More fiddling with dates
Published: Thursday 2004-02-19.
Some time ago I wrote about companies that cheat with their invoicing dates. Most of the companies blame the post office, but that argument doesn’t hold. My electricity vendor, Fjordkraft, offer a so called e-invoice, an electronic invoice which is sent out via e-mail. The e-mail is sent from BBS:
From: eFaktura <firstname.lastname@example.org>
Date: Tue, 17 Feb 2004 15:09:50 +0100 (MET)
Subject: Melding om eFaktura fra Fjordkraft AS/BKK AS
[ Note: The message was originally in Norwegian ]
New eInvoice from Fjordkraft AS/BKK AS is now available in your Internet bank.
Due date is 10.03.2004.
The payment must be confirmed in the Internet bank.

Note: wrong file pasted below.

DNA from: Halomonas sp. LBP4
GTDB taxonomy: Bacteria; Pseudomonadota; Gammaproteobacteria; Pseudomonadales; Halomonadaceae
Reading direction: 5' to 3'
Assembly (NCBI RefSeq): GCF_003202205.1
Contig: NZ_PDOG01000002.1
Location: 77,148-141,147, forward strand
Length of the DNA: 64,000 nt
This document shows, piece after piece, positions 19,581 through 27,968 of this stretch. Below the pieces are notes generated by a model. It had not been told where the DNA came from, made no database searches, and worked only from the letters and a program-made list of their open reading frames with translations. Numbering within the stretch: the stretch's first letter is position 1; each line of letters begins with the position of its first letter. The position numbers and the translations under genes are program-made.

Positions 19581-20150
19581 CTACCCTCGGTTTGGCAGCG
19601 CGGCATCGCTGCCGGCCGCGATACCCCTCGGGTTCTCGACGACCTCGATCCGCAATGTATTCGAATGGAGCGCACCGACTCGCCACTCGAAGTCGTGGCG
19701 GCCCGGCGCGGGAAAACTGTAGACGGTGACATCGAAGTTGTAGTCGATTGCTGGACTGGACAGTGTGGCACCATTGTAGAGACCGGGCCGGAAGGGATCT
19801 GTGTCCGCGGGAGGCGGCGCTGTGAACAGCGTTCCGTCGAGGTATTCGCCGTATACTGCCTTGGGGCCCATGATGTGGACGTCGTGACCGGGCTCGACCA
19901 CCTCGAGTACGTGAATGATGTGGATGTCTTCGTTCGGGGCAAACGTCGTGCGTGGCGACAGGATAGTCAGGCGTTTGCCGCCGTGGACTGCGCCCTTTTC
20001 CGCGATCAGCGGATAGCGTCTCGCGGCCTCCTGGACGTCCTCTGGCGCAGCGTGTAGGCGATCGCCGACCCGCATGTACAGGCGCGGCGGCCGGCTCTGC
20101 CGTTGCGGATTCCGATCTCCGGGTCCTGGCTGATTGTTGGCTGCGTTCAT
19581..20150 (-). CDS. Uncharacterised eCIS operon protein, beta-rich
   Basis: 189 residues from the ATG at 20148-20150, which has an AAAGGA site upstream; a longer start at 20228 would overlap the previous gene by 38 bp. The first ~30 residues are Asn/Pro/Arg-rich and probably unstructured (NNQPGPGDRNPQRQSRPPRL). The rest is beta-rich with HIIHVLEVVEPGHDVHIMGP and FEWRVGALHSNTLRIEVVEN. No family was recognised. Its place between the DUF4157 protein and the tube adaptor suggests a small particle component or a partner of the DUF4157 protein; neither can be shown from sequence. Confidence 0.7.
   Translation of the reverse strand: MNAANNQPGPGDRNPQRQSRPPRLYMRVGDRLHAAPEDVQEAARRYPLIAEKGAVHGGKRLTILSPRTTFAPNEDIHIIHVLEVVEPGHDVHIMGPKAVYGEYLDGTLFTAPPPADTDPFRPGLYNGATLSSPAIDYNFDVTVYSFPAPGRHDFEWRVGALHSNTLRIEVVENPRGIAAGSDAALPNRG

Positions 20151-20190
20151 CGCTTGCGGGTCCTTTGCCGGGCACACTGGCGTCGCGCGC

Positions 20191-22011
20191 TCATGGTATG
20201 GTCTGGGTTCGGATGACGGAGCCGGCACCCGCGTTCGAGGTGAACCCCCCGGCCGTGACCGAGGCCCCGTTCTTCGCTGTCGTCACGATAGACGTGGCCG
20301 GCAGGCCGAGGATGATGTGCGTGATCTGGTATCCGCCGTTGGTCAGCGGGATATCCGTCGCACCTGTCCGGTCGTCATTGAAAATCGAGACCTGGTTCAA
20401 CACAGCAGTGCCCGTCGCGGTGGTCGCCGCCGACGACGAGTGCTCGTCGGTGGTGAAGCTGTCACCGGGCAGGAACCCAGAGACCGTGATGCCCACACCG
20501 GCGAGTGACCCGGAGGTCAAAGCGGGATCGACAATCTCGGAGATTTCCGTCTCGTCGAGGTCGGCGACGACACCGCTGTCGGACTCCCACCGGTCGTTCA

Unfortunately we do cannot handle replies to this notice. If you have questions regarding the contents of the invoice, these can be posed directly to Fjordkraft AS/BKK AS.
You can change the e-mail address in your Internet bank, where you also can find more information about eInvoice.
For other questions you can contact the customer service of your bank.
So, if the message from BBS was sent on the afternoon of 17th February, then the invoice itself ought to be dated 17th February, or maybe the 16th? The idea being the e-invoice is to avoid the delay induced by the post office, and BBS is always fast sending out information about incoming giro payments.
But, alas! Once more the invoice is dates a week into the past:
So, Fjordkraft, what is your excuse?